9. Brian Burke says:

Brett-I like your point about the syllogism. I like it so much I'll probably forget someone else thought of it and steal it at some point. Call me on it when I do!

10. Anonymous says:

I'm not sure you necessarily have to believe in momentum to think that the Saints aren't as good a team as they were in September and October. Does a team's true talent really stay constant for five months? Especially when you consider injuries, I would guess probably not.

11. Lee says:

Momentum may not be real, but I would guess that "rustiness" definitely is. Of course, some players may simply be fresh after rest, but I would guess that not all players are. If Peyton Manning needs two quarters to "warm up" for the division round game, the Colts have less of a chance of advancing to the next round.

12. Brian Burke says:

I agree that momentum, the way most people think of it, is metaphysical hindsight nonsense. But that doesn't mean that things like injuries or genuine fundamental improvement (think Flacco last year) can't be at work.

Take GB this year for example. They've really improved with their pass protection in the last 7 games. Maybe it's not significant, or maybe it reflects changes in scheme or personnel.

I guess all I'm getting at is that I don't want people to think that I see all trends as meaningless. And if we do an analysis that statistically detects 'momentum,' it's possible all we'd really be seeing is trends due to some fundamental change to a team in some way.

13. Johnny Wu says:

So are you guys to believe that each game's outcome is completely independent of the previous week's game? And that the previous week's game is again independent of the game two weeks before?

14. Anonymous says:

On one hand you say that weighing recent games more heavily doesn't make efficiency ratings more predictive, but then you claim that teams can improve (or decline) in overall strength as the season goes on. I'm not sure how both of these can be correct. Maybe the optimal weightings should be different for different teams or use some non-linear weighting to capture in-season changes in team strength. Whether you call that "momentum" or something else is a matter of semantics and doesn't really matter.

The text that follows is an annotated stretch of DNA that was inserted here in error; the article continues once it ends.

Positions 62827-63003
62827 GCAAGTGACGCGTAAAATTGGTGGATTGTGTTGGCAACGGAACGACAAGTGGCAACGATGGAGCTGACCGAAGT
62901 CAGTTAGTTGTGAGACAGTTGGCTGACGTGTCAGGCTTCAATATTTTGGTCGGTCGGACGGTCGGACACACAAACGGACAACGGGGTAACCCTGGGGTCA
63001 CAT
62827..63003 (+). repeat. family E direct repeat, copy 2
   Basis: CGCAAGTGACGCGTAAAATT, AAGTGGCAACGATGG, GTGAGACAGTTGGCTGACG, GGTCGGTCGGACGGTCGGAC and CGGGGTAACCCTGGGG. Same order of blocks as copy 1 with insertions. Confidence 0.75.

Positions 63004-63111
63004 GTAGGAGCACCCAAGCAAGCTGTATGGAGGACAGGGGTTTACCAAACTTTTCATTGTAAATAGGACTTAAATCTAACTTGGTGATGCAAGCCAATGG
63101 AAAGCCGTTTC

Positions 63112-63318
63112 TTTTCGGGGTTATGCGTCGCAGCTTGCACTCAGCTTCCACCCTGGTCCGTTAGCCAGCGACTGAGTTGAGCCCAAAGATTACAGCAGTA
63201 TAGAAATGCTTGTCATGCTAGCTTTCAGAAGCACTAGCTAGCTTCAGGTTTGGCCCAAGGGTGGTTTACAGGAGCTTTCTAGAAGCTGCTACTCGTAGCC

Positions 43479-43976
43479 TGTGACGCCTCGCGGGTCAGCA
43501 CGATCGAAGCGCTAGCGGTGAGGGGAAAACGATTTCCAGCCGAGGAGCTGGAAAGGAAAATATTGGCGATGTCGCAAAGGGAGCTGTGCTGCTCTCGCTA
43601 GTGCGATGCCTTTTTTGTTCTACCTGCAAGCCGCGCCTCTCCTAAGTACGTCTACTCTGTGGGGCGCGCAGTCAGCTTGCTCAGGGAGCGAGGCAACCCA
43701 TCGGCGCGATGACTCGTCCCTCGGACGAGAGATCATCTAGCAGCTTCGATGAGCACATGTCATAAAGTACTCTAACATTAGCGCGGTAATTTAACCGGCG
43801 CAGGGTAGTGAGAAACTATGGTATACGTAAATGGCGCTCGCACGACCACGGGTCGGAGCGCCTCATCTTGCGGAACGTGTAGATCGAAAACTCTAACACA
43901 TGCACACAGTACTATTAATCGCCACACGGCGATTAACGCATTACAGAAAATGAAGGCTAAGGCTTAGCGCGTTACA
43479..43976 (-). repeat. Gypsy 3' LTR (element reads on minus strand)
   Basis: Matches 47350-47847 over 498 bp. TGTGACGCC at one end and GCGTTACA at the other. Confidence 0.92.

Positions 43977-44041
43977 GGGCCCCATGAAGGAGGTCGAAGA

15. Brian Burke says:

Good question. Sure, they can both be correct. The issue is really a trade-off. Over-weighting recent games may increase prediction accuracy because it may capture fundamental changes in a team--injuries for example. But it also comes with a cost.

With such a short season, 16 games gives us a small sample of "tests" to determine team strength. When we over-weight some games, we amplify the noise (the natural random variation in game-to-game performance). Over-weighting recent games has the effect of under-weighting previous games, leaving us with an effectively smaller sample. This reduces the overall accuracy of a prediction model.

So there are two countervailing considerations. If the season were like those of the NBA, NHL, or MLB with far more games, it might make more sense to over-weight recent games. Those seasons give us a much bigger sample.

I disagree that the momentum discussion is a matter of semantics. It's pretty clear (to me) that when most people talk about momentum they mean something apart from injuries and things like that. I think they're talking about a quality beyond natural team ability--a combination of psychological confidence and other unmeasurable effects.

I think a belief in momentum stems from the general inability of us all to understand randomness. Human brains are designed to seek and detect patterns and trends, and we often see them when they're not real, i.e. produced by natural random variation.

16. Anonymous says:

this has nothing to do with the super bowl but if brett favre comes back next year does he have a free agent or is he back on the vikings?